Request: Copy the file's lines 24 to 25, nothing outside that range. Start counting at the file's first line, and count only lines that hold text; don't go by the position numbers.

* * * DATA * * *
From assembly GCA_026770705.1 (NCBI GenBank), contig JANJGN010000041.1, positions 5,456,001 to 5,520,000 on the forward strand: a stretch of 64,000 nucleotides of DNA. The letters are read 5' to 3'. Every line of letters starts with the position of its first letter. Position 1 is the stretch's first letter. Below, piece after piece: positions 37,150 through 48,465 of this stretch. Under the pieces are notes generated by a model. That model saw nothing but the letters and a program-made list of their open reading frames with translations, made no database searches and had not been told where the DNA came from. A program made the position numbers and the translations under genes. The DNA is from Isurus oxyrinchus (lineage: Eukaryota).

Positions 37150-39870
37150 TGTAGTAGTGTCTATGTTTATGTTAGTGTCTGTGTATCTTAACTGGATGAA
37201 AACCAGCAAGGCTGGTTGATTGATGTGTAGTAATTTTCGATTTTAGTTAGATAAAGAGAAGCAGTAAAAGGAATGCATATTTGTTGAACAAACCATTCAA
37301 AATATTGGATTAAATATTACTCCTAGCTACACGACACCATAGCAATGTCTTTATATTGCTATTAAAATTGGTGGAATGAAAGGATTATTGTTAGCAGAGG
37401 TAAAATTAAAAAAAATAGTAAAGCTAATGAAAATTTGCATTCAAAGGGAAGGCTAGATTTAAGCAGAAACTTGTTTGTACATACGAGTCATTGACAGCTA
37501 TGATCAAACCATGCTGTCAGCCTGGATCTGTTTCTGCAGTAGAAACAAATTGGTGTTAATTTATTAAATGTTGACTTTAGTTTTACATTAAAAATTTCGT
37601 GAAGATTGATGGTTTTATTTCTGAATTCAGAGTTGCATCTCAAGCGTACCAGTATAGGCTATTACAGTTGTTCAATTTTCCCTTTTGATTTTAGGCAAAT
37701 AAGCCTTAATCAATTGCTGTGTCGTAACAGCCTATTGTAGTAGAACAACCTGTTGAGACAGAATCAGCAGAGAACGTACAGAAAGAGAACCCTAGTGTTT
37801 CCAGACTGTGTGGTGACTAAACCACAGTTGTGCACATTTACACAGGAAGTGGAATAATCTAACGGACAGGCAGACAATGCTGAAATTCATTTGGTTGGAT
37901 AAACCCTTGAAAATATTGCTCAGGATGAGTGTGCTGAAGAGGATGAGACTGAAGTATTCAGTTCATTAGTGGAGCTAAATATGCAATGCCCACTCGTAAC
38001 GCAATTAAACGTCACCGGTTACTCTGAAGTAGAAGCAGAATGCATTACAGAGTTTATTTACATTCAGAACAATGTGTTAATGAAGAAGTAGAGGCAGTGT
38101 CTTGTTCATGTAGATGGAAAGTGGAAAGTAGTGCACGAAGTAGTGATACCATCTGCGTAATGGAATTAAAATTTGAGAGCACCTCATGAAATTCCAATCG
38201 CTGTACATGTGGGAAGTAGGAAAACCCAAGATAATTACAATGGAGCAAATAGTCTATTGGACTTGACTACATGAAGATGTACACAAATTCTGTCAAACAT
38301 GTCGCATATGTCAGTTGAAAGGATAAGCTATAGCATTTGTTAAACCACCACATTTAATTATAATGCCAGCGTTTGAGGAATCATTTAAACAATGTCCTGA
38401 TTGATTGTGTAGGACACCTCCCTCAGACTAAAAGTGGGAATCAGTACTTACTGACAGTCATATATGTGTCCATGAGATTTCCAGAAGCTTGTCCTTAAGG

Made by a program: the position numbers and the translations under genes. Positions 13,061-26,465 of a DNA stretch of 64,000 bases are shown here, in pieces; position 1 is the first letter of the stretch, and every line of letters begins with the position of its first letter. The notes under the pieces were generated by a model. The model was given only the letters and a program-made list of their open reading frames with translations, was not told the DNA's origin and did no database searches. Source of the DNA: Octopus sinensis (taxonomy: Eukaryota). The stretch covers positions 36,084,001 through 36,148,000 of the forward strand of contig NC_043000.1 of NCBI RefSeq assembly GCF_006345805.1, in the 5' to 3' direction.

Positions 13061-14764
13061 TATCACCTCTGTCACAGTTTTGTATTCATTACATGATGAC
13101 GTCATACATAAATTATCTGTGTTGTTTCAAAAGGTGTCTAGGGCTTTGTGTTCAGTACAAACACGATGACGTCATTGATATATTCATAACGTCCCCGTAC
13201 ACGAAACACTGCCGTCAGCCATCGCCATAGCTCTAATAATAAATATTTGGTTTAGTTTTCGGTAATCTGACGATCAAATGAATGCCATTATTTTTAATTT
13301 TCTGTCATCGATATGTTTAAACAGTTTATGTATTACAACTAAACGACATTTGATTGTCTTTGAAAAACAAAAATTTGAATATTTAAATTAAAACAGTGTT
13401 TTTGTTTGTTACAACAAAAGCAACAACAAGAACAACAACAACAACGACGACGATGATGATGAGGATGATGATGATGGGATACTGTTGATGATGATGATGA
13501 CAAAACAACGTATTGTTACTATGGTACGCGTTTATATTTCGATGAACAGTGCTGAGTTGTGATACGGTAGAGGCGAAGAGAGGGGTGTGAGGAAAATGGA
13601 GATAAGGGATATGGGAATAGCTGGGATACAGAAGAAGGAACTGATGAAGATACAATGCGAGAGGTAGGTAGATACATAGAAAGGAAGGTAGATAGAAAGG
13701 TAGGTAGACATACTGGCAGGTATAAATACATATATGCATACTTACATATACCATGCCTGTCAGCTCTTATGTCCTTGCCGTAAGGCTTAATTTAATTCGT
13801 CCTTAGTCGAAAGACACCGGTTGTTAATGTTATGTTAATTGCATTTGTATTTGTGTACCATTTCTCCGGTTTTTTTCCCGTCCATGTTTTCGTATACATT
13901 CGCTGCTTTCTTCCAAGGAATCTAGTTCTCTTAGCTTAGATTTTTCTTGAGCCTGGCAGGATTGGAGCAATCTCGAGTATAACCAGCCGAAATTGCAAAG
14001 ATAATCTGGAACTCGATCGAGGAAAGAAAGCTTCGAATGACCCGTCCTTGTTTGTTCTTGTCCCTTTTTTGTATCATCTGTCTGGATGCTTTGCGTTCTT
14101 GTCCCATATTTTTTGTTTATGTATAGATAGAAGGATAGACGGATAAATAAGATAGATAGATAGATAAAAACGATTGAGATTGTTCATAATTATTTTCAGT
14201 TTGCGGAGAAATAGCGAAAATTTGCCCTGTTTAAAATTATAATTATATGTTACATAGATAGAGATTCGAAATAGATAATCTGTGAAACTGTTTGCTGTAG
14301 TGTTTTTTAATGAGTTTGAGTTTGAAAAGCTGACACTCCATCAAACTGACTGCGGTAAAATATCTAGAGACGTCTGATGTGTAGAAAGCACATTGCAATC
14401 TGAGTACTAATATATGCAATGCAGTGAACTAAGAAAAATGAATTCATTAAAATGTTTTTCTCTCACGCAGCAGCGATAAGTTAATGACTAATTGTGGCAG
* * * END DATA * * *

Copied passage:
13501 CAAAACAACGTATTGTTACTATGGTACGCGTTTATATTTCGATGAACAGTGCTGAGTTGTGATACGGTAGAGGCGAAGAGAGGGGTGTGAGGAAAATGGA
13601 GATAAGGGATATGGGAATAGCTGGGATACAGAAGAAGGAACTGATGAAGATACAATGCGAGAGGTAGGTAGATACATAGAAAGGAAGGTAGATAGAAAGG